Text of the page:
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44 months ago
Meet the CUBA Platform: an Open Source Java RAD Framework

It has been a year and several important releases since CUBA Platform was presented to the international developers community, so in this article I would like to provide an updated overview, explaining what value it brings to enterprise software developers.

Readers will learn:

  • What is CUBA Platform and its architecture?
  • What types of solutions CUBA Platform is most efficient at?
  • How does the platform cut development time?
  • What environments can CUBA applications be deployed to?
  • How to migrate a legacy solution to CUBA?
  • What is the licensing of the platform and its development tools?

What is CUBA Platform?

CUBA Platform is an open source framework intended to streamline the development process of business applications. Such applications will often require complex data models, tens or hundreds of screens, support for running various business processes, strong security requirements and so on.

So, how is CUBA Platform different from tools and frameworks already available out there? The main differentiator is that it is a high level framework. We've created CUBA on top of the existing stable and battle-proven frameworks and added extra APIs and powerful tools to simplify development. This means that CUBA abstracts developers from underlying technologies — instead of doing routine work using generic frameworks they can focus on the business tasks, empowered by a rich set of built-in features and development tools. At the same time, CUBA does not restrict access to the underlying frameworks, providing the confidence that the resulting application satisfies all the requirements.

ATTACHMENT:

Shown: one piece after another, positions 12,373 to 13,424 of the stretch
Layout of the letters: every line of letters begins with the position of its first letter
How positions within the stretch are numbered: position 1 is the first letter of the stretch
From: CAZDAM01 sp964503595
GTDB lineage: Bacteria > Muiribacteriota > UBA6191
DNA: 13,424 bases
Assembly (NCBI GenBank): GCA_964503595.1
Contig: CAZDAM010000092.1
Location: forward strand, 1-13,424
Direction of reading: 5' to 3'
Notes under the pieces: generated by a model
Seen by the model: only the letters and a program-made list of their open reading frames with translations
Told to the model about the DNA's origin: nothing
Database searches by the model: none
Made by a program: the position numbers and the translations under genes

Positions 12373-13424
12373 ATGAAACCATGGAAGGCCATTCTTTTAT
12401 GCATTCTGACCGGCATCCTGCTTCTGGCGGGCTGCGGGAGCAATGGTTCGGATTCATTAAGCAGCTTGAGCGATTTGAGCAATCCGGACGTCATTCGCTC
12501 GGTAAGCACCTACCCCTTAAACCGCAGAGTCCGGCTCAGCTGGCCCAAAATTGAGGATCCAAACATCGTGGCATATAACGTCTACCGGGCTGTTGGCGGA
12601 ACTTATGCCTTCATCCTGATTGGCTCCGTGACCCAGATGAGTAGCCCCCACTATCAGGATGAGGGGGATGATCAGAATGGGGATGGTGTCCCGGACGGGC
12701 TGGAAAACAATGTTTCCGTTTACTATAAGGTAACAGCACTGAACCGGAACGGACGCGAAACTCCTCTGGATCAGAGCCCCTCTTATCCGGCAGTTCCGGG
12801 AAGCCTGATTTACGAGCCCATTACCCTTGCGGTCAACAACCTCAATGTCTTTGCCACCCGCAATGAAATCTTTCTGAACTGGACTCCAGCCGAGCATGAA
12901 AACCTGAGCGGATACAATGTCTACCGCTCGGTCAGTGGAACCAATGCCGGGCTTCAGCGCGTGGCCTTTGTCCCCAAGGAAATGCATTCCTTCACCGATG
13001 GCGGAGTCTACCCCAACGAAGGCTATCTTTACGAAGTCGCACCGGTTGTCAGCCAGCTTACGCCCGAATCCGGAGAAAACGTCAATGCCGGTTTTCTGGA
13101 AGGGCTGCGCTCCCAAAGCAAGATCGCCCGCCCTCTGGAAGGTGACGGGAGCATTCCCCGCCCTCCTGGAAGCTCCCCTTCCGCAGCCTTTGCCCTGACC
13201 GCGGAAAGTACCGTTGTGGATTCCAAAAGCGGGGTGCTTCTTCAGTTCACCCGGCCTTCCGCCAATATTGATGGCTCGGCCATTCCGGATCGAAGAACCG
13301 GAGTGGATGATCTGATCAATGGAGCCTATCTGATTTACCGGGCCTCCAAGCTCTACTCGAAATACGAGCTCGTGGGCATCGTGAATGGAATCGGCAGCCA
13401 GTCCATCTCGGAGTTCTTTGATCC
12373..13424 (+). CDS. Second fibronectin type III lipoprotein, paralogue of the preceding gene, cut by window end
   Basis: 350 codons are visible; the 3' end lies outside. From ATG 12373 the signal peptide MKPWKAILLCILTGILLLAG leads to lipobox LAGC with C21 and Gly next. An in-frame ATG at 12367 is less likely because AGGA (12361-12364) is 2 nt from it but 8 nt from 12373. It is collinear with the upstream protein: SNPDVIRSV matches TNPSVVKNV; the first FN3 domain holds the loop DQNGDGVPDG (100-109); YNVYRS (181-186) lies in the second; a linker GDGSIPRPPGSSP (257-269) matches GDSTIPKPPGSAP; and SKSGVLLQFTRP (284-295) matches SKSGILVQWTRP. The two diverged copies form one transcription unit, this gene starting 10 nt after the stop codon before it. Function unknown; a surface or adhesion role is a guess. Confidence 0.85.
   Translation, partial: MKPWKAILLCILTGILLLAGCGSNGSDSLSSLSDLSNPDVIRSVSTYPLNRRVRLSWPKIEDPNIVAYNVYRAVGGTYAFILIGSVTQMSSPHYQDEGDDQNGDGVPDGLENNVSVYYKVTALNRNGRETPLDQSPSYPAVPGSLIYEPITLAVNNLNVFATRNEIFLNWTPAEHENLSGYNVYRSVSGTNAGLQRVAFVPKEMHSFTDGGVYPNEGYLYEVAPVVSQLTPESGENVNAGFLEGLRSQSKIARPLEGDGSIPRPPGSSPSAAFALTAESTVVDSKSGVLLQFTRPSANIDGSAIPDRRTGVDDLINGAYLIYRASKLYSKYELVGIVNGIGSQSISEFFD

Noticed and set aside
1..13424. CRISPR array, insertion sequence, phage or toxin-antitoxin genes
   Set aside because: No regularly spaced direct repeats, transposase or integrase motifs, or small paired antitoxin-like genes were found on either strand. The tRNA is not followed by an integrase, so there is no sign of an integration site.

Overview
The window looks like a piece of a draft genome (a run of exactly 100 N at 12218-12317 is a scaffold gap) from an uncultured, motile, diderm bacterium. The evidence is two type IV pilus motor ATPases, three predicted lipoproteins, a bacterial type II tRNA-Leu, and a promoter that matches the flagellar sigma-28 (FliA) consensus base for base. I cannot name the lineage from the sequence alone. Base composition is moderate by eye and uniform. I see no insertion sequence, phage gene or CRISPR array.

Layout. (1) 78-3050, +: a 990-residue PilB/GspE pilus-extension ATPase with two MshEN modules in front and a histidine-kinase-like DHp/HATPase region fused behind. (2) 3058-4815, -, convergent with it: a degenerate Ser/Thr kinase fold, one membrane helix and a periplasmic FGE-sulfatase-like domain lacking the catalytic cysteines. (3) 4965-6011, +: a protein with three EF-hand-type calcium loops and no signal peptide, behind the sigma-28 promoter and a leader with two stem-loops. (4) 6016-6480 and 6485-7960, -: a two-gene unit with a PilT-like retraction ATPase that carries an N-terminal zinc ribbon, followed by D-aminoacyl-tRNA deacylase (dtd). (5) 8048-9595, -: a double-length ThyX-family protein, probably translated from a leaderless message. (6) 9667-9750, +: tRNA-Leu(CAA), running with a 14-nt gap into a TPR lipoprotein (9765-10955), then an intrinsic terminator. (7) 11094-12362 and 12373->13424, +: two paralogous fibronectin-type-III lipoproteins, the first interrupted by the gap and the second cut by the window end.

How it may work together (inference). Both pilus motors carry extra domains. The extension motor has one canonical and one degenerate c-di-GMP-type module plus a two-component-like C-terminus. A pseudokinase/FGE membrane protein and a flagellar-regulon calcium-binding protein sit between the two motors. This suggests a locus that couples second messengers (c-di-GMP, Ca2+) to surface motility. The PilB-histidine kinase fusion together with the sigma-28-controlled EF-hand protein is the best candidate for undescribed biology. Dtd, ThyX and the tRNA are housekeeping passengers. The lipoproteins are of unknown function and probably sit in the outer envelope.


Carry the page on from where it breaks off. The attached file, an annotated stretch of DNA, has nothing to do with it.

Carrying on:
What’s under the hood?

CUBA framework is based on well-known Spring framework, CUBA-based applications have a standard three-tier architecture and inherits Spring's development model.

One of the cornerstones of the framework is metadata — the knowledge of the application data model. First, it makes all visual components data-aware. So, for instance a table knows it is displaying certain attributes of a driver entity, and a label knows that it is displaying a date. Similarly, metadata helps visual components to talk to the data layer via ORM — defining the graph of objects which should be uploaded or updated. The same applies to the security subsystem, report generator and other parts of the platform.

The built-in component-based UI is declarative: you define screens layout in a visual editor or XML file choosing from the rich set of visual components ranging from all sorts of buttons to Google Maps and dynamic charts. Then you add the initialization and event handling logic in Java controllers. Considering data aware components, you can create a sophisticated UI very quickly and it will remain easy to maintain, thanks to clear separation between code and layout. If the choice of available components is not enough, there is a facility to integrate external components and writing your own component is always an option.

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An important part of CUBA user interface is the Generic Filter — a component which allows users to create their own search conditions. A developer just needs to add the component to a screen, link it to the on-screen data provider and forget about it. Users or administrators will define conditions they want to search on themselves.

All user actions are controlled by the security subsystem which is an integral part of the CUBA Platform. The role based model controls CRUD access down to entity attributes, and even certain screen components or custom tokens which you can use in your code. Row level security helps to control access to certain data records — for example users from a regional department will only see documents created by this department. The security settings are configured at runtime in the UI of your application, so all changes can be done by system administrators on the fly. Finally, all changes to the data are logged, so you will see who changed what and when — handy for debriefing when something went wrong!